Intellectual Property and NFTs: What you need to know



Herbert Smith Freehills | Jul 25, 2022

NFTs and IP - Intellectual Property and NFTs:  What you need to knowNon-fungible tokens (NFTs) are one of the hottest intellectual property (IP) topics currently. NFTs can be used simply for marketing purposes or as a new form of asset to attract investment or as part of the transfer of products and services into the metaverse.

This new asset class has exploded across all sectors and raises some interesting challenges from an IP perspective.  While NFTs have demonstrated themselves to be a powerful tool in the new digital era, they remain poorly understood.

NFTs can refer to or contain valuable intellectual property rights, for example, digital artwork, branded goods, or logos.  Ensuring intellectual property rights are protected and respected should be a paramount consideration in NFT projects.

Releasing NFTs can give rise to a number of IP-related issues, such as:

  • Who has the right to create and release NFTs
  • Does the NFT infringe third party rights
  • What rights are transferred with the NFT (and on resale)
  • How this rights transfer is achieved

See:  UK Court recognizes NFTs as ‘private property’

Even if there is no intention to create and release NFTs, brands must be vigilant to protect their IP in the metaverse and new web3 economy.  Any strategy could include monitoring of key marketplaces and platforms, defensive registration of domain names (including the new Ethereum Name Service) and trade marks in new digital classes, and developing policies to employ if infringement is detected.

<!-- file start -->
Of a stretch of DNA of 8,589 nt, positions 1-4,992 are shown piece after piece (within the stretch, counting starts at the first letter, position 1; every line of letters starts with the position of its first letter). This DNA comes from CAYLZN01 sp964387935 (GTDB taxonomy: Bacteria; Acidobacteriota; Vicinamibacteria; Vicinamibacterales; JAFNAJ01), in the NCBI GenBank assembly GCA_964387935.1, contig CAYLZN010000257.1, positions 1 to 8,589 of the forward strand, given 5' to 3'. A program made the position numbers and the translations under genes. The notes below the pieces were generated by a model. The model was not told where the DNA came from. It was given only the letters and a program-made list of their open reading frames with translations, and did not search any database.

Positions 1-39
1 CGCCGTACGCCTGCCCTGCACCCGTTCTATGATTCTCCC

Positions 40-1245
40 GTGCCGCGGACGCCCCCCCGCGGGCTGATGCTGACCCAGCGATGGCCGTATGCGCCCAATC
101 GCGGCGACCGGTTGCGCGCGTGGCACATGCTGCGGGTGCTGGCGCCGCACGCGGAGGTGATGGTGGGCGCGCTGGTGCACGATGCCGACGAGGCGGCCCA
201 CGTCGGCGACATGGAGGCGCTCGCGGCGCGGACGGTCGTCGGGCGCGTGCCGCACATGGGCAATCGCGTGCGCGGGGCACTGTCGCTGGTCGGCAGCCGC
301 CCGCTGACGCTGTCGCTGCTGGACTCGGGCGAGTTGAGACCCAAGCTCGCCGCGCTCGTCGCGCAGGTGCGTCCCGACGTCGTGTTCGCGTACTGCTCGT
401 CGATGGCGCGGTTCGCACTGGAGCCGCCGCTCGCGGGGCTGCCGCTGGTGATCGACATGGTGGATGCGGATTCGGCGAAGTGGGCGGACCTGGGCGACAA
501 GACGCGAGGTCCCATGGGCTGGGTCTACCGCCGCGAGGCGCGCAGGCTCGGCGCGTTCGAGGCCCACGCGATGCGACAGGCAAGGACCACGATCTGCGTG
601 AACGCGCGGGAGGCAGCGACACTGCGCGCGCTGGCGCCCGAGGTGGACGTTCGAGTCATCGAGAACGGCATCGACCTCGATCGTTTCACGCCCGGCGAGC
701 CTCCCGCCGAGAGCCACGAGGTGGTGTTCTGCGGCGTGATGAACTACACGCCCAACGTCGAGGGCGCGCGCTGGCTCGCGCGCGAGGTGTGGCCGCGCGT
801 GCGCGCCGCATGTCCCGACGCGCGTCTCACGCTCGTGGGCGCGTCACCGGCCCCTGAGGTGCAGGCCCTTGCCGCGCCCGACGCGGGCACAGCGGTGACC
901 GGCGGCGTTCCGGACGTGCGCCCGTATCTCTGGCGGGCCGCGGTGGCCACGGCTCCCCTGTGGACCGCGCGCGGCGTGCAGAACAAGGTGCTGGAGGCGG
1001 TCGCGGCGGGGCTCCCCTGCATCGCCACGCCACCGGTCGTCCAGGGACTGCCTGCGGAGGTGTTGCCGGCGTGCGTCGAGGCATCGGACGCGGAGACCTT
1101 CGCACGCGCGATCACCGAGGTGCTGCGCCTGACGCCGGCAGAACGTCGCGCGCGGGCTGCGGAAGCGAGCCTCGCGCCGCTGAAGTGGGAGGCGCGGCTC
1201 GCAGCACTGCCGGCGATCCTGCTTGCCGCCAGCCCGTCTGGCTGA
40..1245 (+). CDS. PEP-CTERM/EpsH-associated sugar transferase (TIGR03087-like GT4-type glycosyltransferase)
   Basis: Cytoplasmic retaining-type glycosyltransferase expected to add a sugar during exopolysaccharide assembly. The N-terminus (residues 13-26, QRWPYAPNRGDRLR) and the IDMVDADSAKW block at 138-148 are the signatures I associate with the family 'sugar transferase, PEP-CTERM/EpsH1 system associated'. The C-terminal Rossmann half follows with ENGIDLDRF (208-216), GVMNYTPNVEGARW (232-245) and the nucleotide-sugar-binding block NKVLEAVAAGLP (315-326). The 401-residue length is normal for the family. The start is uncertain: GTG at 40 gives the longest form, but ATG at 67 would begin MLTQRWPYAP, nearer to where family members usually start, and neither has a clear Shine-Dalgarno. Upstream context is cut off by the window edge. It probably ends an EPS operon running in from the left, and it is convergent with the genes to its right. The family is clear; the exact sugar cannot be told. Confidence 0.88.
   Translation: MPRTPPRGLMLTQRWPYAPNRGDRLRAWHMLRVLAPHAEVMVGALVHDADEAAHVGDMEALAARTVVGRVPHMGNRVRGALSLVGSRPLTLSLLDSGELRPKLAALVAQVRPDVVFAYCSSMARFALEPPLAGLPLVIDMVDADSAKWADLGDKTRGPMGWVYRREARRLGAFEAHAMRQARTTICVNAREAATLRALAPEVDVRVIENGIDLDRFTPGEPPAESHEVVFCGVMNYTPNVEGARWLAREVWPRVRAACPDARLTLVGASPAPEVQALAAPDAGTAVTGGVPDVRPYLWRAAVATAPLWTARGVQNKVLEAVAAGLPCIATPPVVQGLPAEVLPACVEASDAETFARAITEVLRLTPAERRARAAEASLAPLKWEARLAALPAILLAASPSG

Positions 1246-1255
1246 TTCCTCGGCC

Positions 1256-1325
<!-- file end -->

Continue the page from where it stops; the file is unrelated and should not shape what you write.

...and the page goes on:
The quintessential use case for NFTs, to date, has been the sale and trade of digital assets like art, design and digital fashion.  NFTs create scarcity for a digital asset that otherwise, because of their digital nature, would be capable of infinite dissemination.

The ability of NFTs to provide provenance over digital assets has also transferred into the real-world, and it is now common to see NFTs that are associated with physical products.  For example, brands can now sell an NFT which is redeemable for a physical product (such as fine wine or sneakers), which creates a convenient market for the trade of those goods.  The NFT also functions as an anti-counterfeiting tool to disrupt unlawful activities and tackle infringing copying of goods.

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